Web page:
I think part of it has to do with this church trying to alleviate parents' misgivings about their kids partaking in what they suspect is some kind of satanic festival.

Margaret (Peggy or Peg too) said...

Disliking religion the way I do I don't think I can be truly objective. My first thought was WTF has that got to do with Halloween?

No, I think you were correct in your tantrum. May I join you?

Barefoot_Mommy said...

Every pumpkin patch I have found around here is tied to a church... but then I'm in south alabama so it's to be expected. They actually had a poll in our local paper last year about changing the name of Halloween to "orange and black" day.

ARE YOU EFFIN' KIDDING???

I agree that the churchy pumpkin patches are just a way for them to try and Jesus-fy the holiday because as we all know in the south.. "Halloween is da DEBIL!" *rolls eyes*

Karen said...

ORANGE AND BLACK DAY?????????

Hey, Tammie, at least we don't live in Southern Alabama.

Daphne said...

I really have never heard of Jesus-y pumpkin patches. That just sounds wrong.

Although, we have had a churchy house of horrors (featuring abortions, drug-user hell, homosexual sinners, you know, your standard atrocities.). That's always good for a few screams (it was violently protested and eventually boycotted and shut down. Yay, West Coast!)

hester said...

Yes...I'd be very annoyed too. Nothing worse than having religious beliefs forced down your throat, apart from forcing them down the throats of children.

In Australia, Halloween was only seen on American tv shows a few years ago but the commercialisation of it is now in full swing. We'll be celebrating Thanksgiving next.

Barefoot_Mommy said...

Daphne- They have those here!!!! My hubs who was reading over my shoulder started chiming in with:

"Hooray for the most offensive haunted house ever..." and "The Haunted House of Intolerance!" And other such nonsense.

Tammie said...

margaret: yes, do join.

barefoot: that is crazy!!! my husband spent some time in dothan and he says it was like living in another world.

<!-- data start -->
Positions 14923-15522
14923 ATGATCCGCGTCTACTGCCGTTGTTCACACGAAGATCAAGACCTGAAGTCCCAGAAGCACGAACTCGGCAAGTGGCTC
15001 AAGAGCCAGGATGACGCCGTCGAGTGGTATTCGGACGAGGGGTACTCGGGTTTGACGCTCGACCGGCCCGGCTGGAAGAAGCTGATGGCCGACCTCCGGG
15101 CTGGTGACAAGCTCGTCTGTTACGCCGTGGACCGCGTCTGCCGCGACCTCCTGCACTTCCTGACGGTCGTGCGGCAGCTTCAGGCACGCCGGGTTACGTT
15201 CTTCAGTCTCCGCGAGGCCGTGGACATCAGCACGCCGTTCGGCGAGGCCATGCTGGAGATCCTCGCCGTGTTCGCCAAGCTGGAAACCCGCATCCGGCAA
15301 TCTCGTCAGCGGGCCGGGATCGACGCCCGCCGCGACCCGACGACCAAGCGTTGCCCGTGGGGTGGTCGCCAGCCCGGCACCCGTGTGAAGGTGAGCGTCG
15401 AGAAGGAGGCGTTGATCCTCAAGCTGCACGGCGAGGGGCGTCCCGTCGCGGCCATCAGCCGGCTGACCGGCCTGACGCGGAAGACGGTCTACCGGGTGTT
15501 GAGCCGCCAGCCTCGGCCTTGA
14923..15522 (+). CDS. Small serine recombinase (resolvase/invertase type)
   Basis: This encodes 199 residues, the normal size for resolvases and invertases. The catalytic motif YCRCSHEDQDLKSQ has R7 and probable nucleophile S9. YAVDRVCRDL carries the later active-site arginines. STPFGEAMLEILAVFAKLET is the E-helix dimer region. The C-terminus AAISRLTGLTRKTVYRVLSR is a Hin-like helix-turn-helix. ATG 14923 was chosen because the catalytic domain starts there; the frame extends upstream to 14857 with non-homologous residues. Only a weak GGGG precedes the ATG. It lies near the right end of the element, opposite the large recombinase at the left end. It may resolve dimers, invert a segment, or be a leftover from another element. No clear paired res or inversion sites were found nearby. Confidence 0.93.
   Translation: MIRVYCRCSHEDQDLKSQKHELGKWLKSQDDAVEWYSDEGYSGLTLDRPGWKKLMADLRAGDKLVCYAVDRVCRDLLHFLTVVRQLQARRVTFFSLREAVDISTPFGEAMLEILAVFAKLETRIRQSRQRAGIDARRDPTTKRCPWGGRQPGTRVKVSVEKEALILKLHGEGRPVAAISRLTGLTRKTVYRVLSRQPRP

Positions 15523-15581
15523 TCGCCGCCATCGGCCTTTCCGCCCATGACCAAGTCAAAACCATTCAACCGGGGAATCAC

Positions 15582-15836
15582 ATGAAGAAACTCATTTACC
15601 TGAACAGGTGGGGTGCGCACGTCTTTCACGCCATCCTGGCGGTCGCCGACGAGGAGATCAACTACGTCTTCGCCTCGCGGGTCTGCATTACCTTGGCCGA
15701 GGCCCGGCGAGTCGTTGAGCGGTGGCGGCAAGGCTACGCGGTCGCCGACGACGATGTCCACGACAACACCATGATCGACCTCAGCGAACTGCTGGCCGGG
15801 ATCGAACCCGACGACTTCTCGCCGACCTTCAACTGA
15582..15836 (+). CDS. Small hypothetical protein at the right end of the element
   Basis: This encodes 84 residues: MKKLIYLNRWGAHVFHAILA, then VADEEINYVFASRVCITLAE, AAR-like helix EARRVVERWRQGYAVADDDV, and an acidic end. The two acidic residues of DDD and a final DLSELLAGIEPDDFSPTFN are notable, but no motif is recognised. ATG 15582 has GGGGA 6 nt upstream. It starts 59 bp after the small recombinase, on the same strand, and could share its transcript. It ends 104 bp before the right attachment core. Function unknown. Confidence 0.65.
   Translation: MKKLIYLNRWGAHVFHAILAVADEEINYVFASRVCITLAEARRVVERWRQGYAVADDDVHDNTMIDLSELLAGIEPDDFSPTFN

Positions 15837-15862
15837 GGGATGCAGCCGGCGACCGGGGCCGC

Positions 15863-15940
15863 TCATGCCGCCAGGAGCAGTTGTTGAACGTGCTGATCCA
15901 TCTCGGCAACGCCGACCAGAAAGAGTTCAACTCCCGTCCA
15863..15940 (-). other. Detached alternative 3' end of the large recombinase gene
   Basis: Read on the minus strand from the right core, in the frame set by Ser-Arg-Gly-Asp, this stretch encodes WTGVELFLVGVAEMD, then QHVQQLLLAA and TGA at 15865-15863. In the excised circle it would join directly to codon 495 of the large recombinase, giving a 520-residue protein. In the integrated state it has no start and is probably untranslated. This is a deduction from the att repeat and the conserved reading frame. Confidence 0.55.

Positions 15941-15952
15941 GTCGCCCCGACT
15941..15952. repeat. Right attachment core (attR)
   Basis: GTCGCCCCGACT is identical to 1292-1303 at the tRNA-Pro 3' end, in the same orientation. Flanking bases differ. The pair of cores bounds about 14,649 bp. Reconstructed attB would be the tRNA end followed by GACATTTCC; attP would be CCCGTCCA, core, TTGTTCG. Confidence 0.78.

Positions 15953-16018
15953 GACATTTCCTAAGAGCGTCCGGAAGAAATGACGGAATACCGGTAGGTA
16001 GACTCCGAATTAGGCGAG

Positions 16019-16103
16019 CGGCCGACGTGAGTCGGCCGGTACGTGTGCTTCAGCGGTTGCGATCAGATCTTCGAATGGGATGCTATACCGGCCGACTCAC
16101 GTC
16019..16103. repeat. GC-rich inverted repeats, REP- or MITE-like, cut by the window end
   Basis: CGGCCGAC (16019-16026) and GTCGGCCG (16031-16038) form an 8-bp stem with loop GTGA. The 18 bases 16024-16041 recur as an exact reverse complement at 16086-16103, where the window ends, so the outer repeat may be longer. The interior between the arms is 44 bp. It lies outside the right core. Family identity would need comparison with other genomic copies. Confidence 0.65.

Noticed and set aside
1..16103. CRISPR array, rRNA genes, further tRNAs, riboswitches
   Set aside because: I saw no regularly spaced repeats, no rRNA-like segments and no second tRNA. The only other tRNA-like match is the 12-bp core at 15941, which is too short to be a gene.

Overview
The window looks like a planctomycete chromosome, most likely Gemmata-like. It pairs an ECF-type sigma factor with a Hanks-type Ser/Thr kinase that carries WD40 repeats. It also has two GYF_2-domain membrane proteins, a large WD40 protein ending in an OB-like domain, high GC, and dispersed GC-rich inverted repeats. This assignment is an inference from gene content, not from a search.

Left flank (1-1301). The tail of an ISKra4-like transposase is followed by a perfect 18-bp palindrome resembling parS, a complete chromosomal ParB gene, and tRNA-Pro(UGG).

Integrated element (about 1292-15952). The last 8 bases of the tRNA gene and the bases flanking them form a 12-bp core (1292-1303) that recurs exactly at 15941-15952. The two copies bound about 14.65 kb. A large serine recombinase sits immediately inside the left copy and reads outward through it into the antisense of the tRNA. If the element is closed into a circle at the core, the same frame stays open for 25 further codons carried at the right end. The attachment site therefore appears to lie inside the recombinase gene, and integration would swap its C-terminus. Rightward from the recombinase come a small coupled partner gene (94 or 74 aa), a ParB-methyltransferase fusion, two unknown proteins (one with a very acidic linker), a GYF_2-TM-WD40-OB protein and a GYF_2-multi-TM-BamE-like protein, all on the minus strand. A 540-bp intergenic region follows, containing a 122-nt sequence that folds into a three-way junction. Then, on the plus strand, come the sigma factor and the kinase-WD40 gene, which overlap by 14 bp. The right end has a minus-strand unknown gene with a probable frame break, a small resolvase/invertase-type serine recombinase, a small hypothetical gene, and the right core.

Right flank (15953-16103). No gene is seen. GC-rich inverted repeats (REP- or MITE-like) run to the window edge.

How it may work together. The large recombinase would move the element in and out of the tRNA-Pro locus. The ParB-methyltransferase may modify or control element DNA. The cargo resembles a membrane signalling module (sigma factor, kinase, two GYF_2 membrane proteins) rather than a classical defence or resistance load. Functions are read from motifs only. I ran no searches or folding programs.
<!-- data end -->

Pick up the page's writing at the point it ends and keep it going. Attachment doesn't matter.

karen: ha! yeah i guess it could be worse.

daphne: that sounds horrible. but it reminded me of when i was in high school. our yearly health fair always had an anti abortion booth with an old lady handing out tiny plastic fetuses. the whole message was lost on me and my friends, who would just carry the cute "babies" around in our purses.

Tammie said...

hester: ha ha...yeah not too much longer and you'll be cooking your thanksgiving turkey.

Crystal said...

Oh gosh. Mmmm...

Well, we have a few pumpkin patches around here and they do not have any Jesus signs or messages. Move up here to TN. :)

I don't know if I would have been offended by those signs. A bad taste in my mouth, maybe. I wouldn't quite equate the "be kind to others because it makes Jesus happy" as having religious beliefs forced down your throat. How offensive is anyone saying be kind for any reason? That said, I sit on the fence about these things. I am disgusted by the religious churchy house of horrors. I don't think that is what would please Jesus. (Hee hee). I also don't belive anyone should take offense if someone keeps Jesus in holidays centered around Christ...such as Christmas or Easter. I mean, who the hell cares if I say Merry Christmas instead of Happy Holidays? I belive in being yourself and beliving what you want and letting the rest go.

I love Halloween. I love the witches and ghosts and fun of the whole thing. The "orange and black" day is ridiculous.
It actually makes me a bit sad. Why can't we celebrate Halloween?

Tammie said...